Walking back from that set was a blur. I remember spending the last of my money on some cider as it was cheap and sat down to take it all in. The last few weeks had been a blur and it all dawned on me suddenly my life was turned upside down and things were uncertain and foggy and I’d just seen one of the greatest, most meaningful things in my life. I was also quite drunk and high on half an E which may have also contributed to this. Whatever reason it hit me, it hit me so I went for a very long walk round the festival just chatting to people to clear my system out . Eventually I went back to camp to only find Denise still up and we chatted for a bit before crashing as the next day was Monday and reality was returning.

In the morning I got up, packed up my tent, said my farewells and headed back for the bus to Castle Carey so I could get the train back to Bristol. I was still an emotional mess, mainly because of Bowie’s set,  but because everything dawned on me. I also had some part of me that realised that the Glastonbury I knew had to change because demand had outstripped supply, plus all the wonderful and weird people were being swamped by a new type of festival goer who were effectively tourists and didn’t care much for music, politics, or anything the festival really stood for. For them it was another notch on things to do as Glastonbury was now a part of the establishment.

See, the thing is while the festival supported CND and stood against the Tory government it was outside the establishment. When it was televised on Channel 4 it was still edgy and alternative because that was the image and demographic of the channel. On the BBC it was acceptable, and when it vaguely supported the new Labour government as well as supporting worthy charities like Greenpeace, it didn’t mean it took an anti-establishment stance. In fact 2000 probably saw the start of the festival as an establishment fixture, but nobody quite knew it yet as the ramifications of the 2000 festival were still to be felt.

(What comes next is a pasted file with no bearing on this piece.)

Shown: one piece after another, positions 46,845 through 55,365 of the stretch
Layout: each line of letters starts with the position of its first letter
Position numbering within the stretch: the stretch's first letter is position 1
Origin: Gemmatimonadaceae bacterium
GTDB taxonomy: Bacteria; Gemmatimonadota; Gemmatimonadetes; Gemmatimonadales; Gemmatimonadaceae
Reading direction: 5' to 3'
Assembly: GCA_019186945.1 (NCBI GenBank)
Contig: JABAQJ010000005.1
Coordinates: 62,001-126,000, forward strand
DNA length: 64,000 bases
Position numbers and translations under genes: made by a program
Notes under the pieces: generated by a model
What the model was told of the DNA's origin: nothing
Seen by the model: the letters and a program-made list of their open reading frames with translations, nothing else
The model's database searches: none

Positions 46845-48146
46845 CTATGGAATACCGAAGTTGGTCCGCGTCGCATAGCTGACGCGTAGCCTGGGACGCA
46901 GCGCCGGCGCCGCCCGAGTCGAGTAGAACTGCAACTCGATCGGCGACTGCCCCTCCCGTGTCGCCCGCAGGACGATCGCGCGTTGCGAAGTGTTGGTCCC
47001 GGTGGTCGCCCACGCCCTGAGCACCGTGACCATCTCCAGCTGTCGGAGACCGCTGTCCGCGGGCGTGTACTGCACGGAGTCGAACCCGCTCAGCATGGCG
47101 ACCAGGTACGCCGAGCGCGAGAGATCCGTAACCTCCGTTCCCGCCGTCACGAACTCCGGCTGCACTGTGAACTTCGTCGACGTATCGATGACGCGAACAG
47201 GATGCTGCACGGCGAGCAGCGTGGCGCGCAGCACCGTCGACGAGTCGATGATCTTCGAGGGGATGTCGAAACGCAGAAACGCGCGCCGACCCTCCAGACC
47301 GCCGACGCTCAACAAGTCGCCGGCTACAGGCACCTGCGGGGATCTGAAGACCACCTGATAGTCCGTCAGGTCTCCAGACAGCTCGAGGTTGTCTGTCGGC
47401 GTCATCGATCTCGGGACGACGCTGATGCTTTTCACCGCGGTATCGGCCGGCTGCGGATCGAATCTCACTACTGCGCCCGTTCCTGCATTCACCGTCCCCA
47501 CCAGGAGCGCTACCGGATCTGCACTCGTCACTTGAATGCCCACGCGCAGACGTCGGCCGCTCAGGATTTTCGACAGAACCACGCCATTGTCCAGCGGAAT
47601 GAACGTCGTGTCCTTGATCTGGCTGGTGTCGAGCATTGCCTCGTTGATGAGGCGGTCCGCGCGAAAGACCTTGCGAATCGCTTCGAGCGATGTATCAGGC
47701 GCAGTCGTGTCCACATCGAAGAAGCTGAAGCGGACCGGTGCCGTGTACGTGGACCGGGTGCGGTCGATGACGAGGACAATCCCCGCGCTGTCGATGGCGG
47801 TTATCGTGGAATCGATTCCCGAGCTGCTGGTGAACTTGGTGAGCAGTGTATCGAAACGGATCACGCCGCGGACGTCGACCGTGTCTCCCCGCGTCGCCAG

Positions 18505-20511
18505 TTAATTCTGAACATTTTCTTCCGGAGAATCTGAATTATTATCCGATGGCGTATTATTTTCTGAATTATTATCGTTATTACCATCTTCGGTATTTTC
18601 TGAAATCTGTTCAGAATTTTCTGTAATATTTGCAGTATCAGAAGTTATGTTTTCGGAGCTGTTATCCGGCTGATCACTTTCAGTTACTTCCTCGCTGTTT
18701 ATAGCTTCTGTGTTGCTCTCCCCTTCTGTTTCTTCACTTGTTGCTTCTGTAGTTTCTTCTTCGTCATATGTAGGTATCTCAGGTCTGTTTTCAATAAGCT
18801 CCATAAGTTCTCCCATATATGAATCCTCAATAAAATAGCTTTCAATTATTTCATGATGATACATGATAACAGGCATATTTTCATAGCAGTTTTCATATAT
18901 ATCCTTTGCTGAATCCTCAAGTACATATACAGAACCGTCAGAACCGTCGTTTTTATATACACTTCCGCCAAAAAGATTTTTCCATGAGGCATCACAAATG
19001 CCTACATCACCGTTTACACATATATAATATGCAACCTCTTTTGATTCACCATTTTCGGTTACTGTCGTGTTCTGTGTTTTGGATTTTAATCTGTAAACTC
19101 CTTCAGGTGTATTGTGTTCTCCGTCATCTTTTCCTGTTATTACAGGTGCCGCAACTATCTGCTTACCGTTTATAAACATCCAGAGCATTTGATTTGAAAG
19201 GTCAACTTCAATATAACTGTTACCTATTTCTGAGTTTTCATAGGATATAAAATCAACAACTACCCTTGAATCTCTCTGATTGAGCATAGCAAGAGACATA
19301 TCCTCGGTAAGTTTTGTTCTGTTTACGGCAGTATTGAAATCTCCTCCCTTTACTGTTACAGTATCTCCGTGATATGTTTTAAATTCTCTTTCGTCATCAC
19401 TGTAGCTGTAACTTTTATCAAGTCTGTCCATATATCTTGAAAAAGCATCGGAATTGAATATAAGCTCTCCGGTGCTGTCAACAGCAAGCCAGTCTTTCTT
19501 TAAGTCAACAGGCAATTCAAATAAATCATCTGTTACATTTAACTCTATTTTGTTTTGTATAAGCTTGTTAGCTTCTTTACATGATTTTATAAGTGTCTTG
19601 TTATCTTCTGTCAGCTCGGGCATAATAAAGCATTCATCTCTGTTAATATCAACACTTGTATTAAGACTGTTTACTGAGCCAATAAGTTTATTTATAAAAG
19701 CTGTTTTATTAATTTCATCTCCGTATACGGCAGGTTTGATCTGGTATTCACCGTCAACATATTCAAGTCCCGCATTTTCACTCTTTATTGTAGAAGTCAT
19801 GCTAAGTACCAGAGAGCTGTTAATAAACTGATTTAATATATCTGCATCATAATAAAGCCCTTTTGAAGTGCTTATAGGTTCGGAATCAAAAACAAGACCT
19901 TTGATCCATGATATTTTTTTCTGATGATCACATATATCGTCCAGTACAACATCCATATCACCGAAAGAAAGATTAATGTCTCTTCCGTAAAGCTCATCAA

The festival was overcrowded. Figures range from 200,000 onsite to half a million. I’m inclined to go to the higher end of the scale, if not more. The site’s infrastructure nearly collapsed and the constant sea of people were astonishing, so some drastic measures had to be done but those measures wouldn’t be known for a while but for the festival to continue something had to be done.

Luckily 2001 was a fallow year, so the festival was to take a year off to regroup and plan for the 2002 festival, but in the meantime the festival found communities dedicated to Glastonbury spring up online which again helped spread the myth of the festival to people. Both good and bad came from Glastonbury’s online communities, some sites were better than others and some tried their best to milk the festival for all it was worth while alienating parts of the growing community.

Glastonbury was now a business. It was now part of the establishment. But it wasn’t quite formed into what it is now. That would take a few more years yet, and the announcement of the Superfence which was to circle the 2002 festival made people think this was just another scare tactic as the festival constantly used to boast about impenetrable fences and this was just something to frighten people off.

Oh how wrong people would be…..

That’s a story for another time though. I left Glastonbury in 2000 in a tired and emotional state, and as it turned out the next two years would be hardly what i hoped leaving Worthy Farm that June morning. Things really were coming to a close in more ways than one.

Next time, the 2002 festival and the messy run up to it….

Let’s party like it’s 1999-Glastonbury 1999

I’ve covered my own little history of Glastonbury from the highs and lows of 1992 and 1993, the sun and dust of 1994 and 1995, the mud of 1997 and the crapness of 1998 which takes us up to 1999, obviously…

We reach a period in my often quite turbulent and messy life where I’m actually quite secure  and settled. I was living with my then partner Tash, and my job was day manager and wine and spirit buyer for a chain of licensed venues across Leicester, including the mighty Pump and Tap. In fact I’d been in this position since doing my back in, and been in a cosy relationship for over a year. I wasn’t doing anything naughty, plus I was genuinely quite chirpy and settled.

So by the time of planning the 1999 Glastonbury I had to deal with introducing Tash into my life. She’d already seen the comics side of things by going to the first Comics Festival in Bristol earlier in 1999 and was now ready to go diving into the first festival…

Firstly though I needed to sort out a lift. The group I’d arranged to camp with were the extended friends of Denise, the girl I went to Glastonbury in 1995 with, so I knew them well but Tash only knew Denise, and not the others and some of the others were a bit, well, messy…

Firstly though, a lift!

A week or so before the festival I spoke to Chris who’d come with me in 1998 and endured the hell of that year, and neither of us wanted that again, especially Chris who became quite ill after 1998’s festival. Chris at this point managed the tapas bar which was part of the same group I worked for so I spent a week wearing him down until he finally said ‘ok, I’ll drive us down’ only after sitting in down and studying the weather forecast for an afternoon.